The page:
In the third major reported data breach in the past month, hackers have threatened to release the personal data of Medibank customers unless their ransom demands are met.
The extortion demand has the potential to expose up to 3.9 million Australians to the possibility of fraud and identity theft, and the hackers say they will release the data of 1000 of the health insurance provider’s ‘most prominent customers’ as a ‘warning shot’ if they do not get what they want.
“[W]e’ve found people with very interesting diagnoses. And we’ll email them their information”, the hackers are reported to have stated.
Medibank has not released details of the specific demands but says it is taking the threat very seriously.
Threat to release confidential health information
Medibank, which has almost 4 million customers and provides a range of services including health insurance, health management as well as telehealth services for government and corporate customers, first acknowledged the data leak last week, saying initially that there was no evidence sensitive customer data had been accessed.
The cyber attack follows the biggest in Australia’s history which affected Optus customers in late September, and another which affected Woolworth’s My Deal website earlier this month.
It’s the reality of what cyber experts have been warning for a long time – that Australia is ‘easy pickings’ for cyber criminals. It also shows the very real danger of companies having ‘reactive’ policies and procedures, rather than doing more – and investing more – in proactive protection strategies.
Government promises ‘urgent law reform’ – but is that enough?
The issue has thrust data security into the spotlight with the Federal Government promising urgent reform, which could increase fines for privacy breaches, but this is cold comfort for those Australians who have been impacted. It’s akin to “shutting the gate well after the horse has bolted.”
In addition, fines are paid to the Government. What many customers might prefer to see is some form of personal compensation for the duress these types of incidents cause, and the time and effort they have to spend trying to mitigate the damage and ensure their own protection.
Most of us are savvy enough to know that we need to regularly change our passwords and login information, be wary of unusual links, be careful about what we post online in social media platforms, and keep a watchful eye on our bank balances for abnormal transactions.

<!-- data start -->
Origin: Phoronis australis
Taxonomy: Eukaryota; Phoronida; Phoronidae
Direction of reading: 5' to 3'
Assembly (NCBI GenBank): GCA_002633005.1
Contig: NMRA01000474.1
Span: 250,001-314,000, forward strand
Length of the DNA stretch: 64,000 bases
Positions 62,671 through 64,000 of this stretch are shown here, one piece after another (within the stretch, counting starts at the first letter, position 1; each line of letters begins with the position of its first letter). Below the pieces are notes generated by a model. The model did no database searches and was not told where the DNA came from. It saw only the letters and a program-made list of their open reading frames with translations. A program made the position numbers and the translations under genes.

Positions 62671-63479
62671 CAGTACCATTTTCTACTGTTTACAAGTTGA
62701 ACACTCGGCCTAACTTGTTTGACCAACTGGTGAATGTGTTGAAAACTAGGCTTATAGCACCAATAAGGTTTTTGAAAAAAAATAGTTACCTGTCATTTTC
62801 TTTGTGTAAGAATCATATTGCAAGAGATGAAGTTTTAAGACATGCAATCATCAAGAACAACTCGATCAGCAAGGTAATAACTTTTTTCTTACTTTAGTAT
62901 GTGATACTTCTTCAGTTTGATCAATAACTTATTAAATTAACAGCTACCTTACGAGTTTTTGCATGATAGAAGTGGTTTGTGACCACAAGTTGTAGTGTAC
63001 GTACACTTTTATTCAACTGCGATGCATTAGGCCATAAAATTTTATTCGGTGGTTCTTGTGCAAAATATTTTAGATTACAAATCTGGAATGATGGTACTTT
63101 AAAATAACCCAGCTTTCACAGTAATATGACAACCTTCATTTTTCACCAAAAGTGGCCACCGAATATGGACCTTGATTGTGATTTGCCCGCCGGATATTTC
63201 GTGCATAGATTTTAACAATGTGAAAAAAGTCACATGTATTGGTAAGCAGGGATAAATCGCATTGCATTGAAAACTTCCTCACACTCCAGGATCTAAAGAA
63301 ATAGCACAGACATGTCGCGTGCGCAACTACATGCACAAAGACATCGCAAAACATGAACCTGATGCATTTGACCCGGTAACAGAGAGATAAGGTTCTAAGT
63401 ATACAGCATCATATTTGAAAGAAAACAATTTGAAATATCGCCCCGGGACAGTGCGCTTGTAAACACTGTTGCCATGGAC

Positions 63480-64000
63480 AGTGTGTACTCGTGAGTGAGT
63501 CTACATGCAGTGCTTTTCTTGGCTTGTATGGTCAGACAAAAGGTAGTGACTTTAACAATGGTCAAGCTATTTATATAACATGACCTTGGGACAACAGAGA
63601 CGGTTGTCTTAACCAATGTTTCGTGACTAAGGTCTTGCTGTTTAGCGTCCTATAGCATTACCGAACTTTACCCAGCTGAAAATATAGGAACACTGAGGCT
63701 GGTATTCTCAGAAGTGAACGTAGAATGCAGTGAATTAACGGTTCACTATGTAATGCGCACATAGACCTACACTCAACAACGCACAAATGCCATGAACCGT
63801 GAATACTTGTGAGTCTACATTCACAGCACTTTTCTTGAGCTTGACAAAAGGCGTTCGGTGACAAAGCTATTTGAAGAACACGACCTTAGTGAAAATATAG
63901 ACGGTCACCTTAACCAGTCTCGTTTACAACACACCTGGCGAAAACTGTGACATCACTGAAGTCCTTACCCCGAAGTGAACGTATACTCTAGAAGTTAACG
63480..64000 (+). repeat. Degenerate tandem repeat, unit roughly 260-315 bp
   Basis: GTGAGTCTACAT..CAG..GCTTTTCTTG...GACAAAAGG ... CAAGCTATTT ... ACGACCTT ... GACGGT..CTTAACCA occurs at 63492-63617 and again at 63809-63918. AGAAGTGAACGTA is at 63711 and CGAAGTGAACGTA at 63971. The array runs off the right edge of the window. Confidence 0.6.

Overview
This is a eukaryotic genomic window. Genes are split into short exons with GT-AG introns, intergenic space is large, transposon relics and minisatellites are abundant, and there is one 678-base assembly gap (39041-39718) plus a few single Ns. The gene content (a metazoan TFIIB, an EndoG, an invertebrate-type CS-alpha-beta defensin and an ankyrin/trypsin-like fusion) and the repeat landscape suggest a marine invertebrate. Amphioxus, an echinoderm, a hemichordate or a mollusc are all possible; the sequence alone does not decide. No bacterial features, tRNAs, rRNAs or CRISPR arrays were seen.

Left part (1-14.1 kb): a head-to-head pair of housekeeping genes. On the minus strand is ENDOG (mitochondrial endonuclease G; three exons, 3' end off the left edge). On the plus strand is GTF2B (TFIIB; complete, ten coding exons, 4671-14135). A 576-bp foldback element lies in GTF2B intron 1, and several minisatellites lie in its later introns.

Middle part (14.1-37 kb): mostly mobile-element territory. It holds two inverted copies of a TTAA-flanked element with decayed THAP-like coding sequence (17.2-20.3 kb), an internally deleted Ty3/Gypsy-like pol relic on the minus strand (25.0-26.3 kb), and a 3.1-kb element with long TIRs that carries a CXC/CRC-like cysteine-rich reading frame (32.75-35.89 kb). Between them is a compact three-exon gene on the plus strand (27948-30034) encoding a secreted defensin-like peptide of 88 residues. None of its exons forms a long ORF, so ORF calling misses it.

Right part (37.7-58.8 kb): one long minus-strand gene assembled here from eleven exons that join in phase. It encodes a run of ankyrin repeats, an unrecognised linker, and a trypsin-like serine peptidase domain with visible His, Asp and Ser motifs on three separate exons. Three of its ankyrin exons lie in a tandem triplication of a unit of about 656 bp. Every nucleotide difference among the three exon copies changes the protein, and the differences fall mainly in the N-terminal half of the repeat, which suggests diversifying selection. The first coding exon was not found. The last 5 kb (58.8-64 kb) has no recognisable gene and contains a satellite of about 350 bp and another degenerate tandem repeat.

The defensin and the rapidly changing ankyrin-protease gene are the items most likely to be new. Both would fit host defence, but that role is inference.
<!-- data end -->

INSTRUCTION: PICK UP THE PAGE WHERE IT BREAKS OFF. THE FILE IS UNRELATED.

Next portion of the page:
Many of us take personal responsibility for our online activity and do what we can to protect ourselves, and yet we are expected to hand over data to companies and organisations and ‘hope’ they are capable of doing the same.
Vulnerable Australians affected by the ‘digital divide’
However, there are a large number of Australians who are particularly vulnerable because of Australia’s significant ‘digital divide’.
The Australian Digital Inclusion Index (ADII, 2021) shows 1 in 4 people in Australia are still digitally excluded, meaning they don’t have access to regular stable internet. These are typically low-income earners, people with low levels of education and employment, the homeless, those living in some regional areas, people aged over 65 and people with a disability.
Without access to the internet, or the skills and confidence to use it, these people are particularly at risk because they are unable to take their own remedial steps.
The impact of identity fraud
Identity Fraud can take a person years to recover from. It has a number of very serious potential consequences too, particularly if someone uses the stolen identity to commit a crime, meaning an innocent person can find themselves accused of something they did not do.
As the digital age has evolved, rapidly, data has become exceptionally valuable to companies, so perhaps it is no surprise that the hackers are trying to extort large sums of money in exchange for the data. They purport to have 200 gigabytes of information including customer contact details, confidential health information and credit card details, but there is no guarantee that even if they are paid, they will return data and simply disappear. It’s unknown too, whether they have already sold the data elsewhere before demanding demands from Medibank.
Cyber attacks increasing in frequency and sophistication – is Australia prepared?
However, the Medibank threat has gone one step further than then two previous large-scale breaches, with the hackers saying they intend to find the most ‘high profile’ people on the database, including politicians, actors, bloggers, activists, and email them their information to prove they have the data, and to put the pressure on negotiations. They have allegedly said they will release the information publicly if their demands are not met.
For customers, who have no doubt completely lost their trust in the organisation completely, particularly after its early assurances that no sensitive data was compromised or lost, there is a stressful wait ahead to see what comes next and how individuals might be able to take their own action to address the issue.
The Australian Cyber Security Centre has warned in recent days that this may only be the beginning because cyber attacks are not only increasing in frequency but also in scale and sophistication.